Effects of Density, Cellulose Nanofibrils Addition Ratio, Pressing Method, and Particle Size on the Bending Properties of Wet-formed Particleboard
Weiqi Leng,a,b John F. Hunt,b,* and Mehdi Tajvidi a,*
Wet-formed particleboard bonded with cellulose nanofibrils (CNF) was prepared in this work. The effects of density, CNF addition ratio, pressing method, and particle size on the bending strength were evaluated. The results showed that density had the most important effect on the modulus of elasticity (MOE), while the CNF addition ratio had the most important effect on the modulus of rupture (MOR). For panels with low density (< 640 kg/m3), the MOE and MOR did not change much with the configuration changes between particle size and pressing method. This was due to the synergistic effect of incomplete compression and poor bonding in the core area using a constant thickness (CT) pressing method, and lower face density and higher core density using a constant pressure (CP) pressing method. For panels with medium density (640 kg/m3 to 800 kg/m3), the combination of larger particles, higher CNF addition ratio, and CT pressing method contributed to the highest bending strength. Further increase to high density (> 800 kg/m3), the pressing method’s effect was more important, compared to panels with low and medium densities. With increased density and CNF addition ratio, panels were able to meet low-density and some medium-density standard MOE and MOR requirements.
Keywords: Cellulose nanofibrils; CNF; Particleboard; Binderless; Modulus of elasticity; Modulus of rupture
Contact information: a: School of Forest Resources, University of Maine, Orono, ME 04469, USA; and b: Engineered Composites Science, U.S. Department of Agriculture, Forest Service, Forest Products Laboratory, Madison, WI 53726, USA;
* Corresponding authors: email@example.com; firstname.lastname@example.org
Particleboard has been widely used in the furniture, cabinets, wall, and ceiling panel industries for several decades (Wang and Sun 2002). In 2014, the particleboard production was 111 M m3 worldwide. Most commercial particleboard is produced using the dry-forming process, bonded with adhesives, such as urea formaldehyde (UF) resin, phenol formaldehyde (PF) resin (Ayrilmis et al. 2012), and even with diphenylmethane diisocyanate (MDI) resin in special conditions (Kojima et al. 2009). However, formaldehyde emission has been an ever-increasing health issue. Research has been conducted to develop environmentally friendly adhesives, such as protein-based or soybean-added adhesives (Lorenz et al. 1999; Gao et al. 2012). Cellulose nanofibrils (CNF) have shown potential as a performance enhancement additive for numerous applications in a wide variety of industries (Carpenter et al. 2015). Many composites with CNF addition have shown improved performance characteristics or properties. Preliminary results of small hand-formed panels have shown potential using CNF as the binding agent for the production of particleboard and have been proven feasible (Tajvidi et al. 2016).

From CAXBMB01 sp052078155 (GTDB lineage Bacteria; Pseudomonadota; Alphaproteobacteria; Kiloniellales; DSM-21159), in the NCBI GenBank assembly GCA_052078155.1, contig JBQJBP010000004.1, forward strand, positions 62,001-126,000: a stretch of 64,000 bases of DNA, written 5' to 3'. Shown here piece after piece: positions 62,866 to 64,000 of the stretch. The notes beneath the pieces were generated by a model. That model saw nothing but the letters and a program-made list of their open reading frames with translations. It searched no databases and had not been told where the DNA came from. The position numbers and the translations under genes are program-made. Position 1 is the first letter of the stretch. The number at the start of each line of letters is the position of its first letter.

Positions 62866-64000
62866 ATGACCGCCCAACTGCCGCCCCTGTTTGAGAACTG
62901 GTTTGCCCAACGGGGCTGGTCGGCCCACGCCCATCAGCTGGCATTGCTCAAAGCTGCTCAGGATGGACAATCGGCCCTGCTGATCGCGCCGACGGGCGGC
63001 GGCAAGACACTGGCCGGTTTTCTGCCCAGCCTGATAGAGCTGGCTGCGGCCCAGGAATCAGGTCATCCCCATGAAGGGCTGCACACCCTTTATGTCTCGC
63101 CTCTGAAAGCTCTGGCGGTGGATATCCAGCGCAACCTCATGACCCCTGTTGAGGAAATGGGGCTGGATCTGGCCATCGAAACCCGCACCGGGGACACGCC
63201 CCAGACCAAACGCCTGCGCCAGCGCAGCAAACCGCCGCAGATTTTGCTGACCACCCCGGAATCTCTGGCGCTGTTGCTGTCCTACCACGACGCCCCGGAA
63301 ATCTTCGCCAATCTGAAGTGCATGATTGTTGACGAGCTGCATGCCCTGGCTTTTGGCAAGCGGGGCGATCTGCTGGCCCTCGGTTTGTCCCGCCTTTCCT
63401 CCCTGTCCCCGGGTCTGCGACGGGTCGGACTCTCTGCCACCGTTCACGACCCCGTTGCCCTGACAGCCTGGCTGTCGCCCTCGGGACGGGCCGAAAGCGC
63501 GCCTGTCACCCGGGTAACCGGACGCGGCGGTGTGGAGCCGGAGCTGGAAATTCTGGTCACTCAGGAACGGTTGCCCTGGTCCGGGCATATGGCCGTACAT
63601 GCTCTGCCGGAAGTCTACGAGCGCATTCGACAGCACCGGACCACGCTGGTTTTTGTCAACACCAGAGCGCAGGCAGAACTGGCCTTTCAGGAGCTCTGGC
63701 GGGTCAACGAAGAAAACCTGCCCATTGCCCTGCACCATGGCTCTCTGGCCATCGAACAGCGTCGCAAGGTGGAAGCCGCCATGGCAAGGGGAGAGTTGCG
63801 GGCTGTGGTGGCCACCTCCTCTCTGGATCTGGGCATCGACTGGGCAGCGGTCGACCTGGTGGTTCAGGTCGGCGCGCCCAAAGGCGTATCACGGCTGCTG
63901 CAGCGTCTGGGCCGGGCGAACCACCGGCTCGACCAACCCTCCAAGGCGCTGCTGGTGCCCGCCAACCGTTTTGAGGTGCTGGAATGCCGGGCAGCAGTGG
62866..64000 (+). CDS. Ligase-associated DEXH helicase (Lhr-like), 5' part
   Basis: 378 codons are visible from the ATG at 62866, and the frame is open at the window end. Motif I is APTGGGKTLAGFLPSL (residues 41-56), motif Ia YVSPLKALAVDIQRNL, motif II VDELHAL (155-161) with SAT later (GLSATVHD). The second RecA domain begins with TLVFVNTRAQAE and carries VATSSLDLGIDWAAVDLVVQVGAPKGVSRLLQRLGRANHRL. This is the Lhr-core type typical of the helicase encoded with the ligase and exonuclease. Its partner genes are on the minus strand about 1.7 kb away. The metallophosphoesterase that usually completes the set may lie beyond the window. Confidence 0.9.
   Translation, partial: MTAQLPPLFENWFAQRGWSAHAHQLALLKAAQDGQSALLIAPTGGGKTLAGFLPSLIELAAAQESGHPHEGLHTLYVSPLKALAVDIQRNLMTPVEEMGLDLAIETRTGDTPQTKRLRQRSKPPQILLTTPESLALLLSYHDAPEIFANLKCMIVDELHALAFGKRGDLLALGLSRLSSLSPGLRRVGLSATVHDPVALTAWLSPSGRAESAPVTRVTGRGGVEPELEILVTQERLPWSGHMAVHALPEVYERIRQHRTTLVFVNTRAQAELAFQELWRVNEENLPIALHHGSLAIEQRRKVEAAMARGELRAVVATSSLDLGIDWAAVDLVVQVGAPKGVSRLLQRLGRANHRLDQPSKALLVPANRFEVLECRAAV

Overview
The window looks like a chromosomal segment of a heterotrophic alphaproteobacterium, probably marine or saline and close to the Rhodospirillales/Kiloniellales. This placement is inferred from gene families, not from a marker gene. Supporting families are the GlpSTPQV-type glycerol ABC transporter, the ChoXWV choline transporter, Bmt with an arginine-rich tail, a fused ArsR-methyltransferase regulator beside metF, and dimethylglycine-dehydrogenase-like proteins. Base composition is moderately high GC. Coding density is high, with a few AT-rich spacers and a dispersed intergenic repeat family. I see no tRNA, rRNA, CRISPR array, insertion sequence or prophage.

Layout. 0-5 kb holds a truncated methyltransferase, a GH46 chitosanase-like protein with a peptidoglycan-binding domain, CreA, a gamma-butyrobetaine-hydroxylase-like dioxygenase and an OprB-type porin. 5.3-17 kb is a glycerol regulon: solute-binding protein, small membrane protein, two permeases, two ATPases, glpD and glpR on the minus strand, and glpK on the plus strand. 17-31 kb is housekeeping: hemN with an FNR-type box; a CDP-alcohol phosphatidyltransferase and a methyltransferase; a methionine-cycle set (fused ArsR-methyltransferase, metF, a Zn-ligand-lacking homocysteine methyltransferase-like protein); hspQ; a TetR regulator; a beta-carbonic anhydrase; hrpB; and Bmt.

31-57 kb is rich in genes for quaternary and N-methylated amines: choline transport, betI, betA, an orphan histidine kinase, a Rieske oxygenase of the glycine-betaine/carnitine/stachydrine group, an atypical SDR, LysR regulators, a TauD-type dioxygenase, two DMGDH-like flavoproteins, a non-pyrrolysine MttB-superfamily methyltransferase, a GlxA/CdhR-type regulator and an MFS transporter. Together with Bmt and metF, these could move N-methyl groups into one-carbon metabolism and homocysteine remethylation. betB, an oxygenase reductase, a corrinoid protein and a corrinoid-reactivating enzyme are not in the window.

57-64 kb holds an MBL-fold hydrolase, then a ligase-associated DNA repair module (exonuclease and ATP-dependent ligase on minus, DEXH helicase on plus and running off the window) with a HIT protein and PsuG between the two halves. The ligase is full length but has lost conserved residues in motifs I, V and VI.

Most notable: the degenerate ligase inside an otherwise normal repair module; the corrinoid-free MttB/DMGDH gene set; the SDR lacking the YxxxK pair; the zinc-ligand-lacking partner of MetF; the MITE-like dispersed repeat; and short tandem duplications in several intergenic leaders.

CNF is defibrillated cellulose fibers with a width in the nano-meter range (Zhang et al. 2013). They are mainly obtained through a mechanical treatment, but the production often benefits from a chemical pretreatment. The most popular agent for chemically derived cellulose nano-fiber is called the 2,2,6,6-tetramethylpiperidine-1-oxyl radical (TEMPO), and it is used to prepare oxidized CNF (Saito et al. 2007). Mechanically derived CNF is made by repeated refining and a large pressure drop with shearing and impact forces (Nakagaito and Yano 2004). The CNF can be used in drug release and energy storage applications, due to its nanostructure (Dima et al. 2016; Pan et al. 2016). It can also be mixed with other materials and made into composites, due to its strong mechanical properties and web-like network that can improve the interfacial adhesion (Shao et al. 2015; Barari et al. 2016a; Barari et al. 2016b). The CNF could be a great candidate to produce binderless particleboard. Materials with a high content of lignin, starch, and sugar were deemed favorable to produce binderless boards (Boon et al. 2013). Only a few researchers have investigated the production of binderless boards (Baskaran et al. 2012; Hashim et al. 2012; Boon et al. 2013; Euring et al. 2016; Tajvidi et al. 2016), however, only through the dry-form process. Little research has been conducted using the wet-forming process (Arévalo and Peijs 2016). The wet-forming process could minimize fines and maximize fiber-to-fiber bonding compared to dry-form processes (Hunt and Supan 2005).